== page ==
For now, AI systems are mostly machine learning-based and “narrow” – powerful as they are by today’s standards, they’re limited to performing a few, narrowly-defined tasks. AI of the next decade will leverage the greater power of deep learning and become broader, solving a greater array of more complex problems. In addition, the general-purpose technologies used today for AI deployments will be replaced by a technology stack that’s AI-specific and exponentially faster – and it’s going to take a lot of money.
Seeking to take center stage in AI’s unfolding, IBM – in combination with New York state and several technology heavies – is investing $2 billion in the IBM Research AI Hardware Center, focused on developing next generation AI silicon, networking and manufacturing that will, IBM said, deliver 1,000x AI performance efficiency improvement over the next decade.
“Today, AI’s ever-increasing sophistication is pushing the boundaries of the industry’s existing hardware systems as users find more ways to incorporate various sources of data from the edge, internet of things, and more,” stated Mukesh Khare, VP, IBM Research Semiconductor and AI Hardware Group, in a blog announcing the project. “…Today’s systems have achieved improved AI performance by infusing machine-learning capabilities with high-bandwidth CPUs and GPUs, specialized AI accelerators and high-performance networking equipment. To maintain this trajectory, new thinking is needed to accelerate AI performance scaling to match to ever-expanding AI workload complexities.”
IBM said the center will be the nucleus of a new ecosystem of research and commercial partners collaborating with IBM researchers. Partners announced today include Samsung for manufacturing and research, Mellanox Technologies for high-performance interconnect equipment, Synopsys for software platforms, emulation and prototyping, and IP for developing high-performance silicon chips, and semiconductor equipment companies Applied Materials and Tokyo Electron.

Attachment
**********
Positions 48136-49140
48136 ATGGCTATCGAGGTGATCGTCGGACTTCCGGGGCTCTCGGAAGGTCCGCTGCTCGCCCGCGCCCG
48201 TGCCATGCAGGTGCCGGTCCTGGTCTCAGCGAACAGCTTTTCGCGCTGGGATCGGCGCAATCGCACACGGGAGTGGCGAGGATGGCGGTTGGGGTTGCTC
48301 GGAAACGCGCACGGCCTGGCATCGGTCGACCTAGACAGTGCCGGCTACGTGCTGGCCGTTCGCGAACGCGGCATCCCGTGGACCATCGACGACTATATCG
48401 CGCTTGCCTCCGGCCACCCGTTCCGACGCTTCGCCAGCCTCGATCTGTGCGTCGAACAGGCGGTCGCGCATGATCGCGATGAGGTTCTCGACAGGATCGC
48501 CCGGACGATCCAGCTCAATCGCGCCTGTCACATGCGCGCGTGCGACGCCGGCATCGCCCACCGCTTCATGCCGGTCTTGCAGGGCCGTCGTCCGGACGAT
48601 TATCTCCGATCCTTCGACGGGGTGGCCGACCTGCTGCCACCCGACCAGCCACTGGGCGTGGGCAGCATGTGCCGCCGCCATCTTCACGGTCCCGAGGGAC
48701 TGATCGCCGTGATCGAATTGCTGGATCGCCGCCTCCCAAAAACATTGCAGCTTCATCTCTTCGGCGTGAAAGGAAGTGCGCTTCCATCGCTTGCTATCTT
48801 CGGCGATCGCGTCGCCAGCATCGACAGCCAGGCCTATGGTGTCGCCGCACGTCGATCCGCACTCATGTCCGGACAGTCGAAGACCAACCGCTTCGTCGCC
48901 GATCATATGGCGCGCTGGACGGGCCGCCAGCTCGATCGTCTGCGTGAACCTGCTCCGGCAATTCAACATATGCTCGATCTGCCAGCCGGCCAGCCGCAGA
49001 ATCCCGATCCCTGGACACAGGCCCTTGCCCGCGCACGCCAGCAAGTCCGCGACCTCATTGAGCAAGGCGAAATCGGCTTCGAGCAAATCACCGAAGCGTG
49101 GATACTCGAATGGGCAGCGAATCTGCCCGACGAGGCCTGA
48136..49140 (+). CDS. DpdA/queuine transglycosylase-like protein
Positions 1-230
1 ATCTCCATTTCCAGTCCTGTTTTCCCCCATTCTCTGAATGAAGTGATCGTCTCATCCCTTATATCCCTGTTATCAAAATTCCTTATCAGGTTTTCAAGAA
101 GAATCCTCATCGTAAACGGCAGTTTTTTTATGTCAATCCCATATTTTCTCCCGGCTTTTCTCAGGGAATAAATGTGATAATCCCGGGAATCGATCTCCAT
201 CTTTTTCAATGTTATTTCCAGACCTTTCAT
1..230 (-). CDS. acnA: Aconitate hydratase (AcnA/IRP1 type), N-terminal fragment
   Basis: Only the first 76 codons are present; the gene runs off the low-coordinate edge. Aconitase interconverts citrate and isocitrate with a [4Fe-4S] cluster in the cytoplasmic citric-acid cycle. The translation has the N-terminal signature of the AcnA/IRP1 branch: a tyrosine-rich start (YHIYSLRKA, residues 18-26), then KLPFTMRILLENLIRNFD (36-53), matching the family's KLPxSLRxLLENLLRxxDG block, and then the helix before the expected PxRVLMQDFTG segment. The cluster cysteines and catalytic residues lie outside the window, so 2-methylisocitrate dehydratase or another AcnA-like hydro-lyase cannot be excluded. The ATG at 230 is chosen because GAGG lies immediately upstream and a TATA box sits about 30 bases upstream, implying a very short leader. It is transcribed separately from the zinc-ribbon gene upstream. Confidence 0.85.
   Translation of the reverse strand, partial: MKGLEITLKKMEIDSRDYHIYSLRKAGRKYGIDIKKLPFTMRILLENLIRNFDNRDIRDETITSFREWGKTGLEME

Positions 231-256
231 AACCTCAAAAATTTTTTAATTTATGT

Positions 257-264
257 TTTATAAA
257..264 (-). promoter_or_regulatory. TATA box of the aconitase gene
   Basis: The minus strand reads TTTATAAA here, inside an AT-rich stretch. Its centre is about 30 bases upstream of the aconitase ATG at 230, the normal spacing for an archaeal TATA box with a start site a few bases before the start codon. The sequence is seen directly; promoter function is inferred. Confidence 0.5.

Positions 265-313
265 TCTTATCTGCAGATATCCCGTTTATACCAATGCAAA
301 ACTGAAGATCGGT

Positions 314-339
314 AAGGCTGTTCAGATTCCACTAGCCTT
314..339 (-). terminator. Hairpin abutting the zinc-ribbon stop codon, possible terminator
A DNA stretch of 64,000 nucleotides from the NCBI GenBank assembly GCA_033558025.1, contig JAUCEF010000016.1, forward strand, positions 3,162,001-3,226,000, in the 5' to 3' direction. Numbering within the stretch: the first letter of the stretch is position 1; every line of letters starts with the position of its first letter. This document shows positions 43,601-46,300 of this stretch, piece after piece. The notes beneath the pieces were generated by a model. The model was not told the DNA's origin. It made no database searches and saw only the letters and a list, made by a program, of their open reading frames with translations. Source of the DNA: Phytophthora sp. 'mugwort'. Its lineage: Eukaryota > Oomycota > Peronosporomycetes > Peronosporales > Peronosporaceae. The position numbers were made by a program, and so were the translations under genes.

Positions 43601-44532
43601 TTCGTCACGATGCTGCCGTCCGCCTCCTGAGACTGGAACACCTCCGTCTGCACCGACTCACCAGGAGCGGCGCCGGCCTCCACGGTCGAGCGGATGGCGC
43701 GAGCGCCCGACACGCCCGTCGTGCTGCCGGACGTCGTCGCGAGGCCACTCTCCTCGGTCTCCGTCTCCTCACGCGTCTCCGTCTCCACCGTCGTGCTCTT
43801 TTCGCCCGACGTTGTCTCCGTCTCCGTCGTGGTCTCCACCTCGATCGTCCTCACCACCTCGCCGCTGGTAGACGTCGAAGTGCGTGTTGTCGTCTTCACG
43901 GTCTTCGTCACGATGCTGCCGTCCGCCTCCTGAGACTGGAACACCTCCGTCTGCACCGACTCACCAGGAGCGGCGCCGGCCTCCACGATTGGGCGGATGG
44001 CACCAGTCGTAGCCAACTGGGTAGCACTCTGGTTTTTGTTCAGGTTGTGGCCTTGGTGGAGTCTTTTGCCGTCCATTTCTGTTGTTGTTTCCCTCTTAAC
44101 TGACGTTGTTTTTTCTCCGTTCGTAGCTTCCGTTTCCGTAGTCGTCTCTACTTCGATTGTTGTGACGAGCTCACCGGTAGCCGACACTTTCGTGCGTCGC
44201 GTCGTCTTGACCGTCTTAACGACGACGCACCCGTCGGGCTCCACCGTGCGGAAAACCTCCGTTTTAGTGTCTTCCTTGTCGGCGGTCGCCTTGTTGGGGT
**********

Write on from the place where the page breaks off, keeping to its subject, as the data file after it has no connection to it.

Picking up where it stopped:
Hosted at SUNY Polytechnic Institute, Albany, NY, in collaboration with neighboring Rensselaer Polytechnic Institute Center for Computational Innovations, IBM said the company and its partners will “advance a range of technologies from chip level devices, materials, and architecture, to the software supporting AI workloads.”
Big Blue said research at the center will focus on overcoming current machine-learning limitations through approaches that include approximate computing through Digital AI Cores and in-memory computing through Analog AI Cores. These technologies will provide the thousand-fold increases in performance efficiency required for full realization of deep learning AI, according to IBM.
“Our analog AI cores are part of an in-memory computing approach in performance efficiency which improves by suppressing the so-called Von Neuman bottleneck by eliminating data transfer to and from memory,” said IBM. “Deep neural networks are mapped to analog cross point arrays and new non-volatile material characteristics are toggled to store network parameters in the cross points.”
“A key area of research and development will be systems that meet the demands of deep learning inference and training processes,” Khare said. “Such systems offer significant accuracy improvements over more general machine learning for unstructured data. Those intense processing demands will grow exponentially as algorithms become more complex in order to deliver AI systems with increased cognitive abilities.”
Khare said the research center will host R&D, emulation, prototyping, testing and simulation activities for new AI cores specially designed for training and deploying advanced AI models, including a test bed in which members can demonstrate innovations in real-world applications. Specialized wafer processing for the center will be done in Albany with some support at IBM’s Thomas J. Watson Research Center in Yorktown Heights, NY.